DC: The end of this final issue suggests that a Li and Crockett will be embarking on another case. When can we expect to see more of their adventures?
TS: Soon I hope! I have two sequels plotted and ready to go. I mean, we really need Melba to interact with a grown-up Brinke Calle right? Especially after what we learned in issue 6! But it’ll all depend on how the trade paperback sells, so if you’re a horror comics fan, check it out! And if you liked Imaginary Fiends, tell your friends. I know everyone is sick of hearing that, but Vertigo Comics live and die on word of mouth, more so now than ever.
DC: If you had to envision your own “imaginary fiend”, what would that creature be?
TS: Well, I’d definitely try to pick something less freaky than Polly Peachpit or The Fraidy Cat, that’s for sure. When I was a kid, I would pretend to have an imaginary friend, just so I could get away with drawing dinosaurs in pictures of my family and such. I had an imaginary friend. So, it only makes sense that karma would pay me back and assign a fat, roly-poly brontosaurus with a high-pitched annoying voice as my IMP.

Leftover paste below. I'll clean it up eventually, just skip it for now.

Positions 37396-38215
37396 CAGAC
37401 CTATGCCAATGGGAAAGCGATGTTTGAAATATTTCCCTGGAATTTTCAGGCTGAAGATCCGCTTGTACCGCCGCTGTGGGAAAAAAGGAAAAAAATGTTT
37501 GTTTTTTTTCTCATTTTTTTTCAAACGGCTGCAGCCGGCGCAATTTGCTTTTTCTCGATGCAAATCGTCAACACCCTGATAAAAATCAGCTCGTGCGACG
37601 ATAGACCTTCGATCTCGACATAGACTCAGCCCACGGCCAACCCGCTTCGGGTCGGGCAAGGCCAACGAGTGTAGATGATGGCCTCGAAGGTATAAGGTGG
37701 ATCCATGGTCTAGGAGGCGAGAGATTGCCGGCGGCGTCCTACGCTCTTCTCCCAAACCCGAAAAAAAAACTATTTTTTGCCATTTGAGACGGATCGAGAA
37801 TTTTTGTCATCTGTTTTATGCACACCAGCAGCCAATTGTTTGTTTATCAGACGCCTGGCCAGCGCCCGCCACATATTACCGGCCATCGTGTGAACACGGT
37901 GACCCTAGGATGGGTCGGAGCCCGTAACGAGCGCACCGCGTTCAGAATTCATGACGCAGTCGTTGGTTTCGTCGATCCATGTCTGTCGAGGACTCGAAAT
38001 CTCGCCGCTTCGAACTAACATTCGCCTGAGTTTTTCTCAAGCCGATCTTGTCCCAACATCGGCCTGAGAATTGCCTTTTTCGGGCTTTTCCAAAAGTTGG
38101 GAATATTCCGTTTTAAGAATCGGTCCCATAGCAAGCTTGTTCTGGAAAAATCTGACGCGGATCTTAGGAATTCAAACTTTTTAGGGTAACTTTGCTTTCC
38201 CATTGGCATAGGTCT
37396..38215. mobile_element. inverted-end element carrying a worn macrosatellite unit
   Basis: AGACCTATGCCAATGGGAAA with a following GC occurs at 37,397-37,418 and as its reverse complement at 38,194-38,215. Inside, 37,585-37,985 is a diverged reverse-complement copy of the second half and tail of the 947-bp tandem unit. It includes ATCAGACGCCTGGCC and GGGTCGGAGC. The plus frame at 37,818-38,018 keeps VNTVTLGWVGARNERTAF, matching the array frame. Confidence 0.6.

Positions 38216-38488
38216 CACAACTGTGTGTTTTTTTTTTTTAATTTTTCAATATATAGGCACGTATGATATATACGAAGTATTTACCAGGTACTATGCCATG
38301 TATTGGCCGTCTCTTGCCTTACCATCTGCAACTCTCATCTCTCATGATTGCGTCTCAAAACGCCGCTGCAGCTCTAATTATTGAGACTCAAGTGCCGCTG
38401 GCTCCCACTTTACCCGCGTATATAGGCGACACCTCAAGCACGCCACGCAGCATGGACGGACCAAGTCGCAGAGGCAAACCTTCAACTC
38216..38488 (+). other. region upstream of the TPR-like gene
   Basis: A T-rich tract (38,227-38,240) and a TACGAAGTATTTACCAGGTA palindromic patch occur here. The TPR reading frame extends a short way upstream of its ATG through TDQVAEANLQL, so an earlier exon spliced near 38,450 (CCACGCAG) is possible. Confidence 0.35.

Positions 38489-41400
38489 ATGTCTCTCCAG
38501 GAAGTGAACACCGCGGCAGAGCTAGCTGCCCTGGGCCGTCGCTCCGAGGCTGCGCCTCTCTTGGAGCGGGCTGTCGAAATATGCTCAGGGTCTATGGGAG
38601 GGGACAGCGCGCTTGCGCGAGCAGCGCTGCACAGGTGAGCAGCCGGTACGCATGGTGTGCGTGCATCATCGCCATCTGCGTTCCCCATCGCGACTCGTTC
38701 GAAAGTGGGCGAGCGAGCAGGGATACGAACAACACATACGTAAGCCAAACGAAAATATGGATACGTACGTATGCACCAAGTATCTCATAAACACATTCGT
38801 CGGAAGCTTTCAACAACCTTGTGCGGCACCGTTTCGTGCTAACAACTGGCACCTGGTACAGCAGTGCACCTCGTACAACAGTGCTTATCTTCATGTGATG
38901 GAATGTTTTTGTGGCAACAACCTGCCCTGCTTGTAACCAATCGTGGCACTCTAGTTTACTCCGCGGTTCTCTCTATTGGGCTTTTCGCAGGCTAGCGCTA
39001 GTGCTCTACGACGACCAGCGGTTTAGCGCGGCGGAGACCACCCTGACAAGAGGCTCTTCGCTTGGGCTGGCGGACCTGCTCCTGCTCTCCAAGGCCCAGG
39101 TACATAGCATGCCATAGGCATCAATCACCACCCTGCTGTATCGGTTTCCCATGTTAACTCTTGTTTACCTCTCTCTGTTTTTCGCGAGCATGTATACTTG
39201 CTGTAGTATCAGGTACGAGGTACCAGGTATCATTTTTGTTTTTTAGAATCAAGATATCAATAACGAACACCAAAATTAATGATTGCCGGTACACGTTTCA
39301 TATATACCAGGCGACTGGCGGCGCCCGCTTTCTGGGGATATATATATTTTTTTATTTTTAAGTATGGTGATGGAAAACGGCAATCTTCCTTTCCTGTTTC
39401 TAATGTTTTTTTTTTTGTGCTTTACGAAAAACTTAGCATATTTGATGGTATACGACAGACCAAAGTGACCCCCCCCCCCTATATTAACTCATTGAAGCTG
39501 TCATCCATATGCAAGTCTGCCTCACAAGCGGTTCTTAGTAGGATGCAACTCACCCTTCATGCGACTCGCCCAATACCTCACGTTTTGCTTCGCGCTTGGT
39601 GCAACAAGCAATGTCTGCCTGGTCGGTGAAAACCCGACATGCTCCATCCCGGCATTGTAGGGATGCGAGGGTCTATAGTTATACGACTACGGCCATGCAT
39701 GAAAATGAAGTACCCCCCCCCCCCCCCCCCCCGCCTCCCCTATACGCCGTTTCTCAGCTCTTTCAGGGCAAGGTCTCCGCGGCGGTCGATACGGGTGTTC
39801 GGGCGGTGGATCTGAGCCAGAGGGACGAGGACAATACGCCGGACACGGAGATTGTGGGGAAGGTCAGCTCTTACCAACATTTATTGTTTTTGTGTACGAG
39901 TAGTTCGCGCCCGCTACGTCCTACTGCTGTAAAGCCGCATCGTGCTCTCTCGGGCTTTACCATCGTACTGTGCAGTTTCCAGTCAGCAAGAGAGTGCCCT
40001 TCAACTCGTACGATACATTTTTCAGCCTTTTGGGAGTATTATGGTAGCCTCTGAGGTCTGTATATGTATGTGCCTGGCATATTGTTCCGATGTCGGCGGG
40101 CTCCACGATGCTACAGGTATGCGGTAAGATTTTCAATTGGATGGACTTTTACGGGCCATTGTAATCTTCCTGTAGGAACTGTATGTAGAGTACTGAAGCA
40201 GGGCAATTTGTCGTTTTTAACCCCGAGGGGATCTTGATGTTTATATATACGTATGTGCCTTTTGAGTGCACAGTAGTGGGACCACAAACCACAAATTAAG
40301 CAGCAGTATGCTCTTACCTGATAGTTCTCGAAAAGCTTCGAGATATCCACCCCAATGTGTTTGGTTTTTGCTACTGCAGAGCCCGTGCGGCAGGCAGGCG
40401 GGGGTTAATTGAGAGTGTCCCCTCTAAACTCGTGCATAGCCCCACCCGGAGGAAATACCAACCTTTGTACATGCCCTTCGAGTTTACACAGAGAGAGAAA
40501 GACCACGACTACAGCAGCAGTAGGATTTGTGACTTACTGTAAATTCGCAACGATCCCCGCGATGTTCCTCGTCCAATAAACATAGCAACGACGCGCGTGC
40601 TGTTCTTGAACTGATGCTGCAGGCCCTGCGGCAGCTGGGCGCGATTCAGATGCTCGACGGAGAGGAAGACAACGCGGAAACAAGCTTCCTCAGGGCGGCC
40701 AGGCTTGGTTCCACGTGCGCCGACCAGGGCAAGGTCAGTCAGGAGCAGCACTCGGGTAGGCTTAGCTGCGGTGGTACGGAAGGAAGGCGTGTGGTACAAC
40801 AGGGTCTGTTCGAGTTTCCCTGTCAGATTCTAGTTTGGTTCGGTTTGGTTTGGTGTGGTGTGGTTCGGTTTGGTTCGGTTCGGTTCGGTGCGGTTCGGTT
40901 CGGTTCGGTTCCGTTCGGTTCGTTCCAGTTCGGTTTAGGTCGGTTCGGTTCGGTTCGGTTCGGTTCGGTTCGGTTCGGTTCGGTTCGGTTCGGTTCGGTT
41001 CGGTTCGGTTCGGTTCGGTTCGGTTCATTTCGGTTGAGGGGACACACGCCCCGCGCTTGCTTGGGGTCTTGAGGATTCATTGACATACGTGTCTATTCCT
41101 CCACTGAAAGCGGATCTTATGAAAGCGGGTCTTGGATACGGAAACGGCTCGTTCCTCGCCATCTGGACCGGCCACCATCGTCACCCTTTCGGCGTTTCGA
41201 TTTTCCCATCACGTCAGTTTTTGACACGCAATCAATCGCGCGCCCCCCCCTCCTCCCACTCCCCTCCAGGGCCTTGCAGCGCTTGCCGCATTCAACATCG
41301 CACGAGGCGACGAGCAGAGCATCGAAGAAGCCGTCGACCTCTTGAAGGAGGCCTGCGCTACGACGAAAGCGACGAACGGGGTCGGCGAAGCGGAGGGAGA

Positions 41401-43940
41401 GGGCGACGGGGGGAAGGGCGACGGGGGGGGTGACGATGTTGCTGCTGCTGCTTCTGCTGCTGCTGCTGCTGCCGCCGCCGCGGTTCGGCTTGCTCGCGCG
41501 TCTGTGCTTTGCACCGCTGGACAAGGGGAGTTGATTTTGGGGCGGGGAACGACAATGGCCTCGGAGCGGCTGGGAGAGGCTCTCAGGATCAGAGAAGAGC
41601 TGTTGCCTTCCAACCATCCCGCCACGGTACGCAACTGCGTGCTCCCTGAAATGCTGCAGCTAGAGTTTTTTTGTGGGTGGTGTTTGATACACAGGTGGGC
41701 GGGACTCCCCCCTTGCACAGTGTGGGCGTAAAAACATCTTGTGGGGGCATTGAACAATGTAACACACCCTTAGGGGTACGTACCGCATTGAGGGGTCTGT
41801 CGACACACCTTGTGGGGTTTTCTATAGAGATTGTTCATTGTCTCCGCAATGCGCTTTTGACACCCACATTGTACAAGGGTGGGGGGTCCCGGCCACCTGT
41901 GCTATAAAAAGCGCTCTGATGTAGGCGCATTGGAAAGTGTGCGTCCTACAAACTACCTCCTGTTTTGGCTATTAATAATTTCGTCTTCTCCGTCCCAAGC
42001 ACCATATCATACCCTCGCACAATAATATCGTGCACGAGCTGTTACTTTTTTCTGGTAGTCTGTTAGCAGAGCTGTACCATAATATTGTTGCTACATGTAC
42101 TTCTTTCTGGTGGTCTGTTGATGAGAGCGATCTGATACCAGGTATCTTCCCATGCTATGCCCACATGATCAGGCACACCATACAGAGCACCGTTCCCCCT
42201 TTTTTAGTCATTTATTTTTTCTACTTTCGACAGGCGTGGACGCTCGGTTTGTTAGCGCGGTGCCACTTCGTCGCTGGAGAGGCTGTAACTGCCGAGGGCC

DC: What are some comics you really love that you want people to know about and seek out?
TS: There’s so much good stuff on shelves right now…it’s almost too much to handle. I’ve been loving Eric Powell’s Albatross Funnybooks output. I think any horror fan would love Spookshow and Hillbilly. I’ve been loving Imaginary Fiends‘ sister Vertigo Book Deathbed by Josh Williamson and Riley Rossmo. And I’m constantly amazed by the work of my studio-mate Jim Terry, who’s currently releasing a high fantasy webcomic called Edgebright & Leofywn.
DC: What’s next for you? What other projects do you have in the works?
TS: I’m writing a wonderfully weird ass crossover for DC Comics with Injustice v. He-Man & The Master of the Universe, wherein He-Man fights Jerk Superman. I’ve also got the current Hack/Slash Resurrection series going over at Image Comics. And, a bunch of secret stuff coming down the pipeline. Read Fiends so I can get started on that sequel!